The Milky Way and the Andromeda Galaxy are Beginning to Merge

The Milky Way and the Andromeda Galaxy
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The universe is fascinating and frightening to an ordinary person because there are so many unknowns. Although space exploration continues, there are too many elements to know and learn. Still, it is interesting to know various facts about the heavenly skies, including our galactic neighbor, the Andromeda Galaxy. 

Many exciting things are coming out about the Andromeda Galaxy. But the most vital thing that is catching the interest of many astronomers and scientists is the merging of the Milky Way and the Andromeda Galaxy. More importantly, the merger is already starting. 

Getting to know the Andromeda Galaxy

Most people know a bit about the Milky Way, our galaxy. In astronomy, though, the Andromeda Galaxy is the second most famous. It is the Earth’s galactic neighbor. In the night sky, it is the easiest to see. However, most astronomers have insufficient knowledge about it. 

But, as space exploration continues, astronomers now know more about the Andromeda Galaxy, and people are quite fascinated with it. 

The Andromeda Galaxy is part of the Andromeda constellation. This barred spiral galaxy is around 2.48 million light-years from Earth. With a magnitude of 2.4, you can see the Andromeda Galaxy with your naked eyes when the night is clear and dark. No one knows who discovered the Andromeda Galaxy. However, the earliest known record of its observation was in the Book of the Fixed Stars, a 964 CE publication by Abd al-Rahman al-Sufi, a Persian astronomer. 

Many astronomers thought that it was a nebula. However, in 1925, Edwin Hubble, an American astronomer, demonstrated that it was a separate galaxy. After that, astronomers became more interested in the Andromeda Galaxy because of its various similarities with the Milky Way. Moreover, it is the farthest object in the universe that you can see with your naked eyes.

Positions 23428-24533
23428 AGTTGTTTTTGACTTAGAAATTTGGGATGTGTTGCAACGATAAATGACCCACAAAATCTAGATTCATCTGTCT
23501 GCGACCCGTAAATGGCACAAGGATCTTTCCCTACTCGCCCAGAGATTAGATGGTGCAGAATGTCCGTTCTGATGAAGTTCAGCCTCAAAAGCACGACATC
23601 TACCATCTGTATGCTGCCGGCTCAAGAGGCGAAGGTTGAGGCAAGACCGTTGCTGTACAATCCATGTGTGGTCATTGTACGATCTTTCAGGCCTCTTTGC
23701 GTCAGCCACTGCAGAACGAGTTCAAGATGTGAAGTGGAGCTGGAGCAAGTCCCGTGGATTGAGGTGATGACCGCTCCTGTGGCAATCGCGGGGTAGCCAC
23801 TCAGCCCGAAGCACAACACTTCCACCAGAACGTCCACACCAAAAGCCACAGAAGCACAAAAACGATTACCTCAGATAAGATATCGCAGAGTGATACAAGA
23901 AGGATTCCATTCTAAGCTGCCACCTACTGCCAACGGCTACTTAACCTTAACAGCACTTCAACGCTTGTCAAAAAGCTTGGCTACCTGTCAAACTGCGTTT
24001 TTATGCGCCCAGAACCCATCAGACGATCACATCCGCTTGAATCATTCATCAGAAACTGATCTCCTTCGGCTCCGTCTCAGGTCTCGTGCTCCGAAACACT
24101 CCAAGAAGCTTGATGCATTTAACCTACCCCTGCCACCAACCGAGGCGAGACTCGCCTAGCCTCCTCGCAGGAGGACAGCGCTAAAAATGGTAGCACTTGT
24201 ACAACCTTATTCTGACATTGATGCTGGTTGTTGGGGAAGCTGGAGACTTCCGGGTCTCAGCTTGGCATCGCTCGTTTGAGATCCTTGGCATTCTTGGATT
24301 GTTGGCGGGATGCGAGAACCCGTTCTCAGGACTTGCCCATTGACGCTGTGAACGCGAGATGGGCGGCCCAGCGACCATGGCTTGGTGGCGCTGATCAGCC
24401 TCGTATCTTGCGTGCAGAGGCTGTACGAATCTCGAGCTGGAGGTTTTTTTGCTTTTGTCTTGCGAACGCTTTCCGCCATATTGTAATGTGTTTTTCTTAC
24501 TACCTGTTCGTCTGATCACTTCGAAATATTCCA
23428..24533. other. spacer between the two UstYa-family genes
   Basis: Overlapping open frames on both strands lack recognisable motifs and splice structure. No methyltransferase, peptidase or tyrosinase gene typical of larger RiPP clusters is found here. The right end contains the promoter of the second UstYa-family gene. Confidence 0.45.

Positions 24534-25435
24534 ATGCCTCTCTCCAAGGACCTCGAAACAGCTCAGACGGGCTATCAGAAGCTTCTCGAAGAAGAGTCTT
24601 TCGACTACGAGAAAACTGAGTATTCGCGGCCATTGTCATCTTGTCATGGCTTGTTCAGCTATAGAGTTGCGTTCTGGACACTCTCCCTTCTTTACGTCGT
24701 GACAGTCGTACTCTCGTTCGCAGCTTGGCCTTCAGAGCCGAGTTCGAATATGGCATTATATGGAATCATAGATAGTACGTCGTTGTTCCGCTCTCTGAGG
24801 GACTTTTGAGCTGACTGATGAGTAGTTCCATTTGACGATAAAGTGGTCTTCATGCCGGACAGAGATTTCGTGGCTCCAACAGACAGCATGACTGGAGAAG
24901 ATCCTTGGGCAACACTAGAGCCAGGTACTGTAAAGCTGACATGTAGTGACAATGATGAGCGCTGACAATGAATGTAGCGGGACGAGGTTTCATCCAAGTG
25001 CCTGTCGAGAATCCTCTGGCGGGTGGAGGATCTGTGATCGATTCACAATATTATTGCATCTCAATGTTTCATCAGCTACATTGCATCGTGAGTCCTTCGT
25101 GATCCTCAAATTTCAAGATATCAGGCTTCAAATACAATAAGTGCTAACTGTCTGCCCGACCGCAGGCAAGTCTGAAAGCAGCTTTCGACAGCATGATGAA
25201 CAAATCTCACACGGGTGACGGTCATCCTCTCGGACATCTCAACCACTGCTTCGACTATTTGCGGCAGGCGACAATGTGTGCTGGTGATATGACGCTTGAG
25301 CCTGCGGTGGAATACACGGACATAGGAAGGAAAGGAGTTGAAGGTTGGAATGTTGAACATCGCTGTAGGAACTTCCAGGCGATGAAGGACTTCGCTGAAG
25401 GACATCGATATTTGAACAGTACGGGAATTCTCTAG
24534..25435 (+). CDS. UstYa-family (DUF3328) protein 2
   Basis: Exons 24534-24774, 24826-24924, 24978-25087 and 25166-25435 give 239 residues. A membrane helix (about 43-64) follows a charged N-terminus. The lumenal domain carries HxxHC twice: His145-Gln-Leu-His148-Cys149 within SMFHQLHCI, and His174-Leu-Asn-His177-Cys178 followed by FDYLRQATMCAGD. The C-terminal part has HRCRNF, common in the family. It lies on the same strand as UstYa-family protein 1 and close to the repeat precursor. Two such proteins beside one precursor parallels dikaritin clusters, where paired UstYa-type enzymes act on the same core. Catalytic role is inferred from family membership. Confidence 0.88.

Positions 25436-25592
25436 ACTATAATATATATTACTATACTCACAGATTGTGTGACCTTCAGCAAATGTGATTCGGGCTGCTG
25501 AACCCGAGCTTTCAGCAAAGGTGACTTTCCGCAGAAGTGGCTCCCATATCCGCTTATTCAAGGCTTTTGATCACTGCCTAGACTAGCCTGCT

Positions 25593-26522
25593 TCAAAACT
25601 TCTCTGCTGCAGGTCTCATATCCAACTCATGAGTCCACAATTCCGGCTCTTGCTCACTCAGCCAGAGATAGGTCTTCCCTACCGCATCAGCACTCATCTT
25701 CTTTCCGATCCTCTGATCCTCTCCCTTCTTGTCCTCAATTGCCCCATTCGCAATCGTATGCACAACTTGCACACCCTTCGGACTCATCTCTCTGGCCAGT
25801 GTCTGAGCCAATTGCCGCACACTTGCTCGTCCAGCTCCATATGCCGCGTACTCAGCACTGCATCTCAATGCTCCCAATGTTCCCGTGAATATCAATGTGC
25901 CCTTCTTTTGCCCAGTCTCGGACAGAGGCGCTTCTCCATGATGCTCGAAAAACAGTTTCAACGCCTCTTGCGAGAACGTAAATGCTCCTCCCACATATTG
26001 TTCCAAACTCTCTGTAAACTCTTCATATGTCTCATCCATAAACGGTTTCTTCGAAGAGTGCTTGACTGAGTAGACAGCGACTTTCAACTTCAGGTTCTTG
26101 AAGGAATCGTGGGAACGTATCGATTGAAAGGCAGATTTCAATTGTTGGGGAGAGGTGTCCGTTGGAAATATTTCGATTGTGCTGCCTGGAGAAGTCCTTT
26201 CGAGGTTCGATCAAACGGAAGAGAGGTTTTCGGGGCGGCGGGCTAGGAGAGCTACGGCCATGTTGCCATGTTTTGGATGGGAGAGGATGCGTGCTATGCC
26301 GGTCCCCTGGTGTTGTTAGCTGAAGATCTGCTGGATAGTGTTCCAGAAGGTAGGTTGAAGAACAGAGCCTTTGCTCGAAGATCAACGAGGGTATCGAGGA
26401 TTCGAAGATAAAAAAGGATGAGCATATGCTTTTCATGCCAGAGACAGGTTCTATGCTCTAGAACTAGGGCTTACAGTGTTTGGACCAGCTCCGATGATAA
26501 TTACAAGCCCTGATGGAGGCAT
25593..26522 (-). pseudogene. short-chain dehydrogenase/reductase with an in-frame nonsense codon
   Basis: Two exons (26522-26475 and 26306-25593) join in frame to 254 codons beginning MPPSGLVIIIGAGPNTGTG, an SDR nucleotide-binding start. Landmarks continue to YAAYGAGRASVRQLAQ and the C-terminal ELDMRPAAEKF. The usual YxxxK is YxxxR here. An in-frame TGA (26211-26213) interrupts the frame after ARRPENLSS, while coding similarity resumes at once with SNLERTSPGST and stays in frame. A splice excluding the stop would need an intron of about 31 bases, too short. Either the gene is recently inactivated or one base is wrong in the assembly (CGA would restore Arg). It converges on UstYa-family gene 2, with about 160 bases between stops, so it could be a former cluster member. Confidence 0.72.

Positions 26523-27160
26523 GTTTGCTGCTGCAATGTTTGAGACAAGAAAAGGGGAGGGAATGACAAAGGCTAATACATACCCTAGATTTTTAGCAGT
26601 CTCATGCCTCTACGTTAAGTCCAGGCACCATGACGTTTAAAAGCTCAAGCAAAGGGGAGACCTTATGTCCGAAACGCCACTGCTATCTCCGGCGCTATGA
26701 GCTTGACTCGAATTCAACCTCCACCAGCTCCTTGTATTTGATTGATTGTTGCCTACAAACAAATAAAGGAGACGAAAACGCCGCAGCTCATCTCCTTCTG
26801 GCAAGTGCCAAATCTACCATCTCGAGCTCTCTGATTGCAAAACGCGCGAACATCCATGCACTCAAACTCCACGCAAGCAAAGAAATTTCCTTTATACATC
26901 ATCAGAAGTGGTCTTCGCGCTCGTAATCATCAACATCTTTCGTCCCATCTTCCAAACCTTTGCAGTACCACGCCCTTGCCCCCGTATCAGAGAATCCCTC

With its similarities with the Milky Way, many astronomers consider that it may also support life. 

Milky Way
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More extensive than the Milky Way

The galaxy is about 10 billion years old. It is about 220,000 light-years in physical dimensions, while the Milky Way’s dimension is 100,000 to 175,000 light-years. Andromeda Galaxy’s collection of stars is about one trillion. Milky Way has between 100 and 400 billion stars. The size is because of Andromeda’s interaction with and absorption of several smaller galaxies.

New studies reveal that the galaxy is transitioning from a spiral galaxy into a ring galaxy

Possible collision with the Milky Way

The experts’ current thinking is that the Andromeda Galaxy and the Milky Way are on a collision course. They expect the two galaxies to merge and become a new supergalaxy. The predicted collision will occur in about four billion years. The complete merger will happen in another two billion years.

The Earth’s current inhabitants will not be around to see the complete merger of the two galaxies, even if it has begun. The two are light-years apart, but Andromeda is getting closer. It is moving towards the Milky Way at about 70 miles (113 km) per second, and scientists approximate that it will take about five billion years before Andromeda reaches the Milky Way. However, detailed studies using the Hubble Space Telescope and Project AMIGA show that the galactic halos surrounding each galaxy are already touching. It is proof that the two neighboring galaxies are starting to merge. 

Both galaxies contain billions or trillions of stars, which are light-years apart. With the possible merger, most stars will be thrown into new orbits but are not likely to collide. However, scientists predict that the two galaxies will form a football-shaped or elliptical galaxy.